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The Hungry Woman: A Mexican Medea (review)

From: Theatre Journal
Volume 58, Number 1, March 2006
pp. 103-106 | 10.1353/tj.2006.0070

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Theatre Journal 58.1 (2006) 103-106

The Hungry Woman: A Mexican Medea. By Cherríe Moraga. Directed by Cherríe Moraga and Adelina Anthony. Pigott Theater, Stanford University, Palo Alto, California. 15 May 2005.

Cherríe Moraga's The Hungry Woman: A Mexican Medea has received few full productions since it was written in 1995. The Stanford Department of Drama coproduced this version, with playwright Cherríe Moraga codirecting with Adelina Anthony, who had directed the world premiere in Los Angeles in 2002. The production featured Equity actors (VIVIS as Medea and Tessa Koning-Martínez as Mama Sal) and professional designers (lighting designer Chad Bonaker and conceptual artist/designer Celia Herrera-Rodríguez). The Hungry Woman furthers Moraga's exploration of the intersections between aspects of identity, particularly as a Chicana lesbian, but also in relationship to indigenous cultures and motherhood. This production emphasized Aztec and Native American culture and performance practices in contrast with elements of European theatrical tradition.

Rather than revising Euripides' Medea, The Hungry Woman balanced elements of the Greek story with the Mexican La Llorona and the Aztec goddess Coatlicue. The intersection between cultures was emphasized throughout, particularly in the set design. The set evoked the white marble architecture of ancient Greece, but its shape suggested a cave or natural rock setting. Lighting and repositioning of a small rectangular platform transformed this abstract background into various locations such as a lesbian bar and a mental hospital.

While the simplicity of the set balanced various cultural influences, an introductory voice-over specifically addressed contemporary political issues, establishing the world in which the play takes place. The voice-over describes 11 September 2001 as a time when "the giant twin pipis fell and everyone went to bed with the flag." This departure from the published play text resituated the political background of the production from the US Civil Rights movements of the 1960s and 1970s to more contemporary global events. The play's imagined present depicts racism and economic collapse leading to revolutions that split the United States into several ethnically based countries. One of these independent states, Aztlán, combines Chicano and indigenous cultures; it acts as the homeland from which Medea is exiled following counter-revolutions reestablishing men in power, women in the kitchen, and queers in social exile. The Hungry Woman takes place in this postrevolutionary dystopia on the border between the US and Aztlán, where Medea and her lesbian lover live with Medea's son, Chac-Mool. Jasón, Medea's husband, occupies an important position in Aztlán and wishes to divorce Medea and return to Aztlán with Chac-Mool. The actors playing these roles contributed to the political and cultural messages inherent in Moraga's script, fleshing out the struggles with identity and culture through their performances.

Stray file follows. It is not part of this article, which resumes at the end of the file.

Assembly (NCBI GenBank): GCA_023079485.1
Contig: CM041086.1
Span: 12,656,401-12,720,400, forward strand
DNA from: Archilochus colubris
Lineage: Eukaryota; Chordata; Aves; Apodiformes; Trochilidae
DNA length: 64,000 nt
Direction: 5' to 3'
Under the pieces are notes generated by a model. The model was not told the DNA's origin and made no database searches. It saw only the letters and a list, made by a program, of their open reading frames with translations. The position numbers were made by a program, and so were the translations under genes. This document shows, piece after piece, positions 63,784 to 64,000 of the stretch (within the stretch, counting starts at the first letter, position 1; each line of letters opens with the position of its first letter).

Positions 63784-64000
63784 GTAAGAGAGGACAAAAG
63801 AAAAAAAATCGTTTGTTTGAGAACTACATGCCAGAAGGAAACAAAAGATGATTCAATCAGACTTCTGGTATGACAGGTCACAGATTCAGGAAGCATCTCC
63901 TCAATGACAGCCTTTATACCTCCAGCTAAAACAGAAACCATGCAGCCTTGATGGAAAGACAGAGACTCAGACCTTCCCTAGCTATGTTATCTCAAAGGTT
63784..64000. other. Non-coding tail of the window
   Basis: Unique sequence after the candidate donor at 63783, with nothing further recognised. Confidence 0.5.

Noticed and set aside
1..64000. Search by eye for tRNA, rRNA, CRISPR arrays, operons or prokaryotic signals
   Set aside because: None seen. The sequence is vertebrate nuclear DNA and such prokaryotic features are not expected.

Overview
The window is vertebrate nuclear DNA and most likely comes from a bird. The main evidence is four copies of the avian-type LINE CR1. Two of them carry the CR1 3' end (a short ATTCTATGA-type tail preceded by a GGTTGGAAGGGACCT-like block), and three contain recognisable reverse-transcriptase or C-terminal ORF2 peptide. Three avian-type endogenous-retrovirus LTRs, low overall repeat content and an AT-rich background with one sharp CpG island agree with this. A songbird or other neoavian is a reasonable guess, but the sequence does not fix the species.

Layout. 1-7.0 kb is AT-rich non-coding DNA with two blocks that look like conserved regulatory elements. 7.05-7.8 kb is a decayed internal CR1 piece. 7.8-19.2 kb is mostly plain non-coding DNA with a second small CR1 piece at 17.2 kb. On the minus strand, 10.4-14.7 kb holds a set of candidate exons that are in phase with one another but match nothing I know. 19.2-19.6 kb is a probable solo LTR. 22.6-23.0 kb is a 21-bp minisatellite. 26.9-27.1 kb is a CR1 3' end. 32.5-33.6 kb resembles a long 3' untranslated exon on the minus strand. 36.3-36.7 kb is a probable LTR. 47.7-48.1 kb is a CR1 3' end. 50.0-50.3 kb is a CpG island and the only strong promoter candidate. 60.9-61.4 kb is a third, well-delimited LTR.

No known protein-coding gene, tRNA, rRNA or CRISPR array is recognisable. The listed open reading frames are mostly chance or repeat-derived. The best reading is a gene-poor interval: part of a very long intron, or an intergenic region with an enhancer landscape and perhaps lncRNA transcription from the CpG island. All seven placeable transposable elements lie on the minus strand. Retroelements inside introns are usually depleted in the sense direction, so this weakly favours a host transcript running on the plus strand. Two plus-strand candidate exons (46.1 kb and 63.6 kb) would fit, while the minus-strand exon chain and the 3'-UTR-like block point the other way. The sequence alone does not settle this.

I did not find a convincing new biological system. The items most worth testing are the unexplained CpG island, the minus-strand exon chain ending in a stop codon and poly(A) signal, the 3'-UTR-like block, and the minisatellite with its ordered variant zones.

VIVIS, who has performed in several Moraga plays, emphasized Medea's desperation; she spent a great deal of the play wandering around the stage in a black slip with a bottle of tequila or confined in a mental institution. When Medea decided to kill her son rather than let him return to the homeland that exiled her for her lesbianism, a dance choreographed by Alleluia Panis combined images of birth and death culminating in a Pietà image in which Medea cradled her dead son. Medea's death echoed this pose at the end of the play, where Chac-Mool reappears, possibly as a ghost or hallucination, to absolve and cradle Medea as she kills herself.

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Figure 1
VIVIS as Medea (left) blesses Chac-Mool (Misha Chowdhury) while Chihuateo members Kendra Arimoto (center, kneeling) and Micaela Díaz-Sánchez attend in The Hungry Woman. Photo: Mandana Khoshnevisan.

Adelina Anthony, who codirected this production, played Luna, Medea's butch lover. Her mixture of toughness and tenderness emphasized Luna's passion for Medea and her frustration at their failing relationship. She provided the voice of reason in contrast to Medea's despair. While Medea's devotion to her land and her son complicated her sexuality, Luna appeared unapologetically macha and made herself at home in the queer ghetto where she lived with Medea. She taught Medea's son about...